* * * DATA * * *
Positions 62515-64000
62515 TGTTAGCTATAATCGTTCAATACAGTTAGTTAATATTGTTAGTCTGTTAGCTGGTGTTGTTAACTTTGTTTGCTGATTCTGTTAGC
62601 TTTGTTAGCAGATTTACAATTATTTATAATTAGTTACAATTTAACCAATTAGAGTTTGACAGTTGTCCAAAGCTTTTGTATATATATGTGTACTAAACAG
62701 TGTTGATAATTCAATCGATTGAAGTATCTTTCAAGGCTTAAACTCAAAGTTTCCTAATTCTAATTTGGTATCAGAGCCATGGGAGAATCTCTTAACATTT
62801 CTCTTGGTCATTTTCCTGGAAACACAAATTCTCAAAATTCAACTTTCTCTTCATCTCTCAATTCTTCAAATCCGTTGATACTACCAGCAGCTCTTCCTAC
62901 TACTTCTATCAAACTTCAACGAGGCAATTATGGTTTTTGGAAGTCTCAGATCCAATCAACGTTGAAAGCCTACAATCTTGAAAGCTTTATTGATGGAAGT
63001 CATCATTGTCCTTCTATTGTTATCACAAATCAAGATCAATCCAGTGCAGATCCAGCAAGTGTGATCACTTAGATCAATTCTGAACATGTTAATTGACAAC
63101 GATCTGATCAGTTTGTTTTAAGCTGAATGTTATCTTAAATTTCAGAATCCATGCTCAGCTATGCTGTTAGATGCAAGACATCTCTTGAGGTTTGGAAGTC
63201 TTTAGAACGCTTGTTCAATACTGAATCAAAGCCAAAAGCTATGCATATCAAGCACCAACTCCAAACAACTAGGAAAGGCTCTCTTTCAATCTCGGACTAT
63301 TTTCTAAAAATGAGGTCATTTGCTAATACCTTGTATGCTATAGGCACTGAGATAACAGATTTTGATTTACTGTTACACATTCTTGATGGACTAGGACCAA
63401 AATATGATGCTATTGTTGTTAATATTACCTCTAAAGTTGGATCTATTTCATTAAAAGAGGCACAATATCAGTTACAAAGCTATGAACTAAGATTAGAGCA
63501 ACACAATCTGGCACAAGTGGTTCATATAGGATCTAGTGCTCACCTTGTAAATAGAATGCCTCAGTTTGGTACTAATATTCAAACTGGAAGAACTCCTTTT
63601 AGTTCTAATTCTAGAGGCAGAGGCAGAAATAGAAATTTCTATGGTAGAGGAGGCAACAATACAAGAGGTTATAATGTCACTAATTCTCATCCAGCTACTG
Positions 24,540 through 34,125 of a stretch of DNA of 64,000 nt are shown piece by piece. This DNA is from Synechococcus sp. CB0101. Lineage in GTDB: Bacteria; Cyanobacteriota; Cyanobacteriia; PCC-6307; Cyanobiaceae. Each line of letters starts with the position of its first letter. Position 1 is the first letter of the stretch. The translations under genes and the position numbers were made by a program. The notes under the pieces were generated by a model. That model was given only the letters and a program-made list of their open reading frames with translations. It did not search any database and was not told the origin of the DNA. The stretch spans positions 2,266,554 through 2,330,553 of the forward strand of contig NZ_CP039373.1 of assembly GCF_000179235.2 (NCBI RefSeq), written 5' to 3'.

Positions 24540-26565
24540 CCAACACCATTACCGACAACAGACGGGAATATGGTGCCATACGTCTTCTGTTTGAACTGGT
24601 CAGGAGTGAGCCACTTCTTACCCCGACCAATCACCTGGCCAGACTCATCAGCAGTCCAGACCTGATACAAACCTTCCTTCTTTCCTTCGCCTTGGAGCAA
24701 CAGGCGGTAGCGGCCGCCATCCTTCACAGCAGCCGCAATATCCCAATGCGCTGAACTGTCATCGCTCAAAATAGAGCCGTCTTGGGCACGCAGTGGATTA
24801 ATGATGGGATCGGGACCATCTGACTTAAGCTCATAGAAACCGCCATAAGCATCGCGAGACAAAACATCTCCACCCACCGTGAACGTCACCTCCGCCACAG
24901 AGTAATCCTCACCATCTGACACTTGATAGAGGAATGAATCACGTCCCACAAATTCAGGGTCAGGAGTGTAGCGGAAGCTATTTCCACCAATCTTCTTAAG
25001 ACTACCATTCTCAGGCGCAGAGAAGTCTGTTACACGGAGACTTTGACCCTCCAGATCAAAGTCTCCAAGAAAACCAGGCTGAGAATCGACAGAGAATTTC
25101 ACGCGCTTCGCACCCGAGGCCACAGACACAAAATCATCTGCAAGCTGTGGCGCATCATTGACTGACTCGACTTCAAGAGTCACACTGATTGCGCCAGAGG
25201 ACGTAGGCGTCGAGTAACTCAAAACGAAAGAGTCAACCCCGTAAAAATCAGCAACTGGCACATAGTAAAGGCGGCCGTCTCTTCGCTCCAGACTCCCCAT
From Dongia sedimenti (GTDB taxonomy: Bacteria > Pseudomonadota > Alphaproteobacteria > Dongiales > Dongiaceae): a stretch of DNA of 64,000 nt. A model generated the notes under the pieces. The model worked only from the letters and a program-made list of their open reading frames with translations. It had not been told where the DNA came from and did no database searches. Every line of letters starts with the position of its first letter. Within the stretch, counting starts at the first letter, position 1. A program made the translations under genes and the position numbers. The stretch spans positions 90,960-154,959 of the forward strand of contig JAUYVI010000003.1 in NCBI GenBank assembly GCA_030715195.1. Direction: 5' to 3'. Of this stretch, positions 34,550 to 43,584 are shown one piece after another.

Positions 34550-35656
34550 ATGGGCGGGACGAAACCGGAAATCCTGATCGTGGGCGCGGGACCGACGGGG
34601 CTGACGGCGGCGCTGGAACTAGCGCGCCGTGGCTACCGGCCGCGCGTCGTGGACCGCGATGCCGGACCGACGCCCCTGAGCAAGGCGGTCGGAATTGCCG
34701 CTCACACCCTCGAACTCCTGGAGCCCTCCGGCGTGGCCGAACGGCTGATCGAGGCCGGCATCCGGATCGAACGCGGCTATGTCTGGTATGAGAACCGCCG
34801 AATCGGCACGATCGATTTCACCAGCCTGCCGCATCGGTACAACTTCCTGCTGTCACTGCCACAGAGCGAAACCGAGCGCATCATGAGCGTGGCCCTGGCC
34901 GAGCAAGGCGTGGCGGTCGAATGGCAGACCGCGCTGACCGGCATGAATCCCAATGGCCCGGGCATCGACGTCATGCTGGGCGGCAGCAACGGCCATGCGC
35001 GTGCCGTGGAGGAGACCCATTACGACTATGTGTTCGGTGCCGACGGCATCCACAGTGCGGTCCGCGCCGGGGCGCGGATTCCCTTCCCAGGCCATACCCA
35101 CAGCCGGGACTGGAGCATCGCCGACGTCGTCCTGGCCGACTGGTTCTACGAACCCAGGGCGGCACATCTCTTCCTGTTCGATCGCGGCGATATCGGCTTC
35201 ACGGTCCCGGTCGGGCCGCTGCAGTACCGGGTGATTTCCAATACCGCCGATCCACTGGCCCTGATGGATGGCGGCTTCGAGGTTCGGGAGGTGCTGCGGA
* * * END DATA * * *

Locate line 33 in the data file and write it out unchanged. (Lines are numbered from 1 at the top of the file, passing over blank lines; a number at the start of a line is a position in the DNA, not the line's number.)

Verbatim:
35201 ACGGTCCCGGTCGGGCCGCTGCAGTACCGGGTGATTTCCAATACCGCCGATCCACTGGCCCTGATGGATGGCGGCTTCGAGGTTCGGGAGGTGCTGCGGA